Wednesday, October 26, 2005

Joshua Lucas, Jessica Biel, Jamie Foxx, Sam Shephard

"Fear the sky"


A totally boring movie which resembles a computer/video game. 3 Stealth pilots do nothing all day but fly around in their million dollar jets and bomb terrorists in foreign countries. Burma, North Korea, Tajikistan are naturally the standard terrorists portrayed in the film. 1 hour and 30 minutes into the movie - Jamie Foxx is killed, Jessica Biel is stuck in North Korea and Josh Lucas is in Alaska with Edi (the talking plane) Murky plot, totally boring script. The only good thing going for this film is watching Josh Lucas in his pilot uniform. What a hunk!

Monday, October 24, 2005

Bruce Willis, Kevin Pollack, Ben Foster

"Would you sacrifice another family to save your own?"


A Bruce Willis flick where he portrays a police negotiator who botches up the job so he ends up being a small town cop. His daily criminal reports consists of fender bender accidents. Naturally something big has to happen so he can be thrust into his hero mode. 3 delinquent teenagers decide to take a man and his children hostage inside their really modern state of the art mansion. But this isn't just a simple hostage taking, negotiator movie - you have other subplots which try to grab your short attention span. Too many loopholes as well which just make your mind spin with questions towards the end of the movie. Bruce Willis is a natural with such roles. Suffice it to say, he does end up being the hero after blasting away all the villains. Ben Foster, the actor who is known as Russell on "Six Feet Under" is convincing as a menacingly evil person. Something about him is creepy in this movie as well as the aforementioned HBO series.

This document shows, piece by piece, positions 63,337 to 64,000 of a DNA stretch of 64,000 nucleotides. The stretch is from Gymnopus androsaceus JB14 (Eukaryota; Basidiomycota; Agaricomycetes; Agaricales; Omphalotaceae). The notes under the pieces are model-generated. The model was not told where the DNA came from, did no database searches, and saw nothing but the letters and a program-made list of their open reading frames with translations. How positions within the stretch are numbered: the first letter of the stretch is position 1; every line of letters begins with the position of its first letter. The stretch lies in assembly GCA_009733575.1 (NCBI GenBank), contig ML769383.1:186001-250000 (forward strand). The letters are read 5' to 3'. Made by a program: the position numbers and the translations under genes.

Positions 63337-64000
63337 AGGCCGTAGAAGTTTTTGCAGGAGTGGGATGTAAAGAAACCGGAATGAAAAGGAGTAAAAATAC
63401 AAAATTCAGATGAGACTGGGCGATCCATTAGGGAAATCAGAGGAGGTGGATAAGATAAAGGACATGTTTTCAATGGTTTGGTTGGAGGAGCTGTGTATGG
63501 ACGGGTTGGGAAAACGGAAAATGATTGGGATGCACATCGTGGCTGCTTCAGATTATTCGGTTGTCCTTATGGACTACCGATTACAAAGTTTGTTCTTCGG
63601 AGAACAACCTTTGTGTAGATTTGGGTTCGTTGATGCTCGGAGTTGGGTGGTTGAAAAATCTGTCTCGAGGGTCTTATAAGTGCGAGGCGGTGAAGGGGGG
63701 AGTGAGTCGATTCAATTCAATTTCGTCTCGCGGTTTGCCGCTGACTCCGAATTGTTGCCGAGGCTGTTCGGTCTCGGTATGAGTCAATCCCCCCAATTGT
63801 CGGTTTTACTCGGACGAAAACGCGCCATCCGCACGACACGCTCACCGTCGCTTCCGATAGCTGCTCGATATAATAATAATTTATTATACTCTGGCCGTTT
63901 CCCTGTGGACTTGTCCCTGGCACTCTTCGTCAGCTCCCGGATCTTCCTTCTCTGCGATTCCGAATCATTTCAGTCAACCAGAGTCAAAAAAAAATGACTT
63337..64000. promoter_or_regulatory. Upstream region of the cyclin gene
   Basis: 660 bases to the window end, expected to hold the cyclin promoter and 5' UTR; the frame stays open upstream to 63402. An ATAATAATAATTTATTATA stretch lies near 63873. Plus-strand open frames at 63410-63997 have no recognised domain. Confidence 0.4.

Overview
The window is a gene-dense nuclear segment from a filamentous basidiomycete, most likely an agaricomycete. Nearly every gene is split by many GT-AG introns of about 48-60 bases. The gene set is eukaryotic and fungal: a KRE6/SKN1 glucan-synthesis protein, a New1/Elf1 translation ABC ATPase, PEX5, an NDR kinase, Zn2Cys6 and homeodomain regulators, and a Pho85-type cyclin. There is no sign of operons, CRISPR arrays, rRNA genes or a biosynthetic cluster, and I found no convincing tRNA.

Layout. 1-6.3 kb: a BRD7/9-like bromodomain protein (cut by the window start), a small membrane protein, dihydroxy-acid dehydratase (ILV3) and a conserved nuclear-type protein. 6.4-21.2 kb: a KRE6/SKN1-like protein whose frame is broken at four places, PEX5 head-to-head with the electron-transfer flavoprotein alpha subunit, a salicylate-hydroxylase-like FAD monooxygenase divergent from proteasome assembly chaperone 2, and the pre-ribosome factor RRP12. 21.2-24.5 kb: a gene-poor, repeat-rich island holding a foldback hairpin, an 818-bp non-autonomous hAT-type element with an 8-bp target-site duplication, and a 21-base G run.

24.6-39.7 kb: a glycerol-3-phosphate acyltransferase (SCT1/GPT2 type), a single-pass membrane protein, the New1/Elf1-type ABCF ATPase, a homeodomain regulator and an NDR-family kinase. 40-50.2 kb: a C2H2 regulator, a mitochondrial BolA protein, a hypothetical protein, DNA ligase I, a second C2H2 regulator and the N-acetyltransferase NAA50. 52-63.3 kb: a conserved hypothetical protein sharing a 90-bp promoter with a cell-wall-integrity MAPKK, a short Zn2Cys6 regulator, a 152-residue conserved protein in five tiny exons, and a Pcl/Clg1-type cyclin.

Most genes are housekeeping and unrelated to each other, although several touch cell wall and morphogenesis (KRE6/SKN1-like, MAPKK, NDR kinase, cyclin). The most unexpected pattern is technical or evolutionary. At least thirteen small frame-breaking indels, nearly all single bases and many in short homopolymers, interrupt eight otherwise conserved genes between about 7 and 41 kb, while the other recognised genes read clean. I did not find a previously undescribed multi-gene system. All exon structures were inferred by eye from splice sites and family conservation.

I don't really recommend this tedious action flick but if like me, you go to the video store only to find out you have seen most of the films there, then by all means borrow this film. Just try not to fall asleep. A bit difficult to do with all the guns blasting scenes.

Friday, October 21, 2005

17 Octobre 1961

Clotilde Courau, Thierry Fortineau, Ouassini Embarek

TV 5

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A vivid portrayal of what occurred on that fateful day of October 17, 1961. 30,000 Algerians marched through the streets of Paris in a peaceful demonstration to protest France's invasion of Algeria. The FLN, the movement which represents the cause of Algeria in France organizes a peaceful protest stressing that the participants should be unarmed. The paranoid French government doesn't believe it would be peaceful so they deploy about 1000 police officers to disperse the rally. The long night ends with about 200 Algerians missing, most of them thrown off bridges into the River Seine, others shot and beaten to a pulp. They cover up the atrocities and claim the protesters were the ones who provoked the police force. An enterprising journalist who happens to witness a brutal scene comes forth and exposes the truth. A sort of documentary type of film although they cast several actors to portray real people. A film with social and moral relevance which depicted a shameful past in France's colorful political history.

Wednesday, October 19, 2005

Takako Matsue, Masatoshi Nagage

Greenbelt 1, Cinema 2


A really simple movie set in feudal Japan. A time and place where the samurai warriors are no longer needed, where they are taught to be more modern, to use guns instead of their swords. Amidst the background of picturesque snow capped villages and lush mountainous areas lies a touching yet forbidden love story. Between a samurai lord and his maid, both destined for each other yet separated due to their difference in stature and their caste system. There isn't much fighting scenes as you would expect from a samurai movie. Yet the scenes where they use their skills as warriors is a very vital part of the movie. It is also about corrupt feudal lords and a conflict among friends. Strange enough, we only get the meaning of the title, Hidden Blade towards the end of the movie but the act itself is really justifiable.